'The cause of action which is to be stated in the notice, is the bundle of facts which go to make up the right in respect of which the plaintiff proposes to sue, and it is obvious that before the suit can be brought, it may be that that bundle of facts will be added to or subtracted from and I do not myself think that the notice is invalidated, because it refers to a possible additional claim, consequential upon the cause of action specified therein, and states that if such additional claim arises, the plaintiff with sue also in respect of it.'
If therefore a consequential claim arises as stated in the notice and the suit is filed after the consequential claim materialises although the same had not materialised at the date of the notice, the notice does not become invalid. The learned Judges also observed in regard to the object of Section 80 as follows :
'That object, as has been pointed out in a good many cases is to give to the public officer concerned notice of the claim which is going to be made against him, and to give him reasonable time in which to consider his reactions.'
12. In Secy. of State v. Hargovandas, 37 BomLR 341 : AIR 1935 Bom 229, Rangnekar. J. also observed as follows :
'The object of Section section is to give the Secretary of State for India on opportunity of settling the claim, if so advised, without litigation, or, to enable him to have an opportunity to investigate the alleged cause of complaint and to make amends, if he thought, fit, before he was impleaded in the suit.'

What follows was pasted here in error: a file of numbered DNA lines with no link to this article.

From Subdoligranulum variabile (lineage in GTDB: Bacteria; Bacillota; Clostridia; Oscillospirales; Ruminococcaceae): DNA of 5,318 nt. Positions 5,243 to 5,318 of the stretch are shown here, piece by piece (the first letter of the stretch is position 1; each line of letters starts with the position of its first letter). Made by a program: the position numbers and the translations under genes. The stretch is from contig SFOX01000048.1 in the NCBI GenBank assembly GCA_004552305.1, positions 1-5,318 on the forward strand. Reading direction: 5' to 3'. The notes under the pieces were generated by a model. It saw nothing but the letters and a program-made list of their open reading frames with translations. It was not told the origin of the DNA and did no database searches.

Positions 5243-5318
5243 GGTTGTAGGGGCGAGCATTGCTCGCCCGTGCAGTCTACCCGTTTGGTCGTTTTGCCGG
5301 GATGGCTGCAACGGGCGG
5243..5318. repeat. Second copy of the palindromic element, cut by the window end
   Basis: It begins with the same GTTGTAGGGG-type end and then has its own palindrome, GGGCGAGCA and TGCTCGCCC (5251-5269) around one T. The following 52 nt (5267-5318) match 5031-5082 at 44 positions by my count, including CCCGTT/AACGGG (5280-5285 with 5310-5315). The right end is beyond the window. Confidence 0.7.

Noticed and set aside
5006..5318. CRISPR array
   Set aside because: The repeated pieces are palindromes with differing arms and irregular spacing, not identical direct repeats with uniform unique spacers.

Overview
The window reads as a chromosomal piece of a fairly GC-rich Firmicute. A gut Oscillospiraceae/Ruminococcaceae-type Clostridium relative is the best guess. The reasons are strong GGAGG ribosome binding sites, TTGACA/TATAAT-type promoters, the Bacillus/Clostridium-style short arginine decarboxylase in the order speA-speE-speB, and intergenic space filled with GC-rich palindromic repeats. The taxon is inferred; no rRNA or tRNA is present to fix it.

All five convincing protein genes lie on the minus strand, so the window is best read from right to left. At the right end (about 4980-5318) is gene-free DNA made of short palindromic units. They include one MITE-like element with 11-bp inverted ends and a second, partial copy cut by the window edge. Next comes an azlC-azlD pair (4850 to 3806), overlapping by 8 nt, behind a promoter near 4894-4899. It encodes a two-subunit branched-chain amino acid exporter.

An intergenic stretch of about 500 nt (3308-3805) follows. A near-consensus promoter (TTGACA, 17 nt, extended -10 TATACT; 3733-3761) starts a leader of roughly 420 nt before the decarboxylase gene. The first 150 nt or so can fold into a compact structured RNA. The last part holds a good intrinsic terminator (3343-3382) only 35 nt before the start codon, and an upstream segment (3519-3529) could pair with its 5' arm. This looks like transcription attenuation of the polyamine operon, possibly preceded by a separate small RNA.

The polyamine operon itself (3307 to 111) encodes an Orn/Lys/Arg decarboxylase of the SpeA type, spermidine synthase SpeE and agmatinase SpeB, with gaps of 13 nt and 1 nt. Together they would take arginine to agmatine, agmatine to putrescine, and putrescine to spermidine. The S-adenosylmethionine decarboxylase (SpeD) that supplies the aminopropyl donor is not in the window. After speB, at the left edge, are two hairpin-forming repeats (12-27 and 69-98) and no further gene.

Similar are the observations of a Division Bench of the Punjab High Court in Braham Dutt v. East Punjab, province, . It observed as follows :
'The object is sufficiently satisfied if the notice informs the defendant generally of the nature of the suit intended to be filed and the relief sought to be claimed.'
13. The point, therefore, is whether in the instant case the object is satisfied and the cause of action has been properly stated. If the object was that the State Government should consider the position and make amends or act so as to see that no suit is filed, then the statements in the notice duly inform the respondent what it should do. In paragraph 4 a clear statement is made :